In the last half-century, America has become the nation with the highest rate of incarceration in the world, authorized the execution of hundreds of condemned prisoners and continued to struggle to recover from a long history of racial injustice.
For more than three decades, Alabama public interest attorney Bryan Stevenson, Founder and Executive Director of the Equal Justice Initiative, has advocated on behalf of the poor, the incarcerated and the condemned, seeking to eradicate racial discrimination in the criminal justice system. An intimate portrait of this remarkable man, True Justice: Bryan Stevenson’s Fight for Equality follows his struggle to create greater fairness in the system and shows how racial injustice emerged, evolved and continues to threaten the country, challenging viewers to confront it.
Told primarily in his own words, True Justice shares Bryan Stevenson’s experience with a criminal justice system that, he asserts, “treats you better if you’re rich and guilty than if you’re poor and innocent.” The burden of facing this system is explored in candid interviews with associates, close family members and clients.
This feature documentary focuses on Stevenson’s life and career – particularly his indictment of the U.S. criminal justice system for its role in codifying modern systemic racism – and tracks the intertwined histories of slavery, lynching, segregation and mass incarceration. Highlighting watershed moments involving cases and clients, True Justice offers a rare glimpse into the human struggle that is required when the poor and people of color are wrongly condemned or unfairly sentenced, and explores the personal toll it has taken on Stevenson and his colleagues.
The film chronicles Stevenson’s work in Alabama, birthplace of the civil rights movement and home to the Equal Justice Initiative, as well as the early influences that drove him to become an advocate for the poor and the incarcerated. As a young lawyer in the 1980s, he witnessed firsthand how courts unfairly applied the death penalty based on race and how the Supreme Court ultimately declared that racial bias in the administration of the death penalty was “inevitable.”
Tracing the trajectory of the Court since the 1857 Dred Scott decision, which ruled that African Americans are not citizens of the U.S., True Justice shows how the Court has long sanctioned inequality, oppression and violence. Illuminating the power of memory in cultural change, the film instills hope of a brighter American future through the insights of this pioneer.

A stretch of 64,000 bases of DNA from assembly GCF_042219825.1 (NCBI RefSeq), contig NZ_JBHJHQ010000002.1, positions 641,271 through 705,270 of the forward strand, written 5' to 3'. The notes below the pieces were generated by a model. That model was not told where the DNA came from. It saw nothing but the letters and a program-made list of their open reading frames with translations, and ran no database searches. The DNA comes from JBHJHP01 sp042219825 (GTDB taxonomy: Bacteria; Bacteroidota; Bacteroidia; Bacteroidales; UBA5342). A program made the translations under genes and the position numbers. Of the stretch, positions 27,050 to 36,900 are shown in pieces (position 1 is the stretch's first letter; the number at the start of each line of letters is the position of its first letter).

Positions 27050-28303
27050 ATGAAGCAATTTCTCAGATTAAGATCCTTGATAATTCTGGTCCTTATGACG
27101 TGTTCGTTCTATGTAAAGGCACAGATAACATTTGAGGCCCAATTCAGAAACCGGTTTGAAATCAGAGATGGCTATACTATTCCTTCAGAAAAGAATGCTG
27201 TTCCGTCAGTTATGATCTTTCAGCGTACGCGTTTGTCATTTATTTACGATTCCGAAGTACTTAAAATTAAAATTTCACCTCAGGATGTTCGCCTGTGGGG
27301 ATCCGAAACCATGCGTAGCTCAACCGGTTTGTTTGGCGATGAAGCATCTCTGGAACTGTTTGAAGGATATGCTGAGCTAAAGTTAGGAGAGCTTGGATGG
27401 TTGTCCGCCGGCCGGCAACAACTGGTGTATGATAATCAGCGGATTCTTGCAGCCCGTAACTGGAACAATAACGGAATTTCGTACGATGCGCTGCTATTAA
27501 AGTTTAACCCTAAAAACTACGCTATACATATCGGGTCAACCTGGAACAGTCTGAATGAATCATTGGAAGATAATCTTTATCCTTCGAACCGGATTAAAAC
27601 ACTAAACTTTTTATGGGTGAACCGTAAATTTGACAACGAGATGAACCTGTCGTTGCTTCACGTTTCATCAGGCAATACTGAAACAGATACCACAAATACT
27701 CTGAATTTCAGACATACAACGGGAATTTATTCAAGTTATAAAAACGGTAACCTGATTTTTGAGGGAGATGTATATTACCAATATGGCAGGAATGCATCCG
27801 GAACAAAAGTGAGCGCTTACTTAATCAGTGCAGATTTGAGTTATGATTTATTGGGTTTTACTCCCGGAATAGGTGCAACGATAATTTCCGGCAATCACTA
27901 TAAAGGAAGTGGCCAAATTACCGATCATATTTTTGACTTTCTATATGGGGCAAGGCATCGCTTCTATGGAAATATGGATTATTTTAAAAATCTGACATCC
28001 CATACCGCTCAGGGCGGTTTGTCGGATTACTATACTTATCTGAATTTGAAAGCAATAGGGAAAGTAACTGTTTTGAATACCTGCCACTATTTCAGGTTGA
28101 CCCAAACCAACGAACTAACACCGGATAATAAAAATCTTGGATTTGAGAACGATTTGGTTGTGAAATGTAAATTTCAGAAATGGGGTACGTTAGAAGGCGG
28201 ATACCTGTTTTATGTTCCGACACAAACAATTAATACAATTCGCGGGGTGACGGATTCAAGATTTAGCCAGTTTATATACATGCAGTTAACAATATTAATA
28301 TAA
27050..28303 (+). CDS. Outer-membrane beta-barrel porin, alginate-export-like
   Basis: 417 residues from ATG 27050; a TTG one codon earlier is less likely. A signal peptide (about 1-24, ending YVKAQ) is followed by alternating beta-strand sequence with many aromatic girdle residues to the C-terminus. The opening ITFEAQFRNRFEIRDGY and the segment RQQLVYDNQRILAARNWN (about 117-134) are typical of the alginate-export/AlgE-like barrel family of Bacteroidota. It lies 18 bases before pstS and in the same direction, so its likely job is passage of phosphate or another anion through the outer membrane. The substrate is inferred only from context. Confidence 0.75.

The film also documents the monumental opening one year ago, on April 26, 2018, of the Equal Justice Initiative’s Legacy Museum and its National Memorial for Peace and Justice, the country’s only lynching memorial, which is dedicated to the more than 4,400 African American victims of lynching. These sites are part of the EJI’s nationwide effort to engage in a truth and reconciliation process around this country’s legacy of Native American genocide, slavery, lynching and racial segregation. As part of the campaign, Stevenson and the EJI are also working with communities to recognize lynching victims by collecting soil from lynching sites and erecting historical markers.
True Justice: Bryan Stevenson’s Fight for Equality reveals a history that can’t be forgotten in the pursuit of genuine justice.
In 2014, Stevenson published his critically acclaimed memoir, Just Mercy: A Story of Justice and Redemption, which, like True Justice, focuses on his life’s work and most memorable cases. Just Mercy has spent more than three years on the New York Times bestseller list and has received several literary nonfiction awards, including a Carnegie Medal and an NAACP Image Award. Stevenson is also a recipient of the MacArthur Genius Grant, among other honors.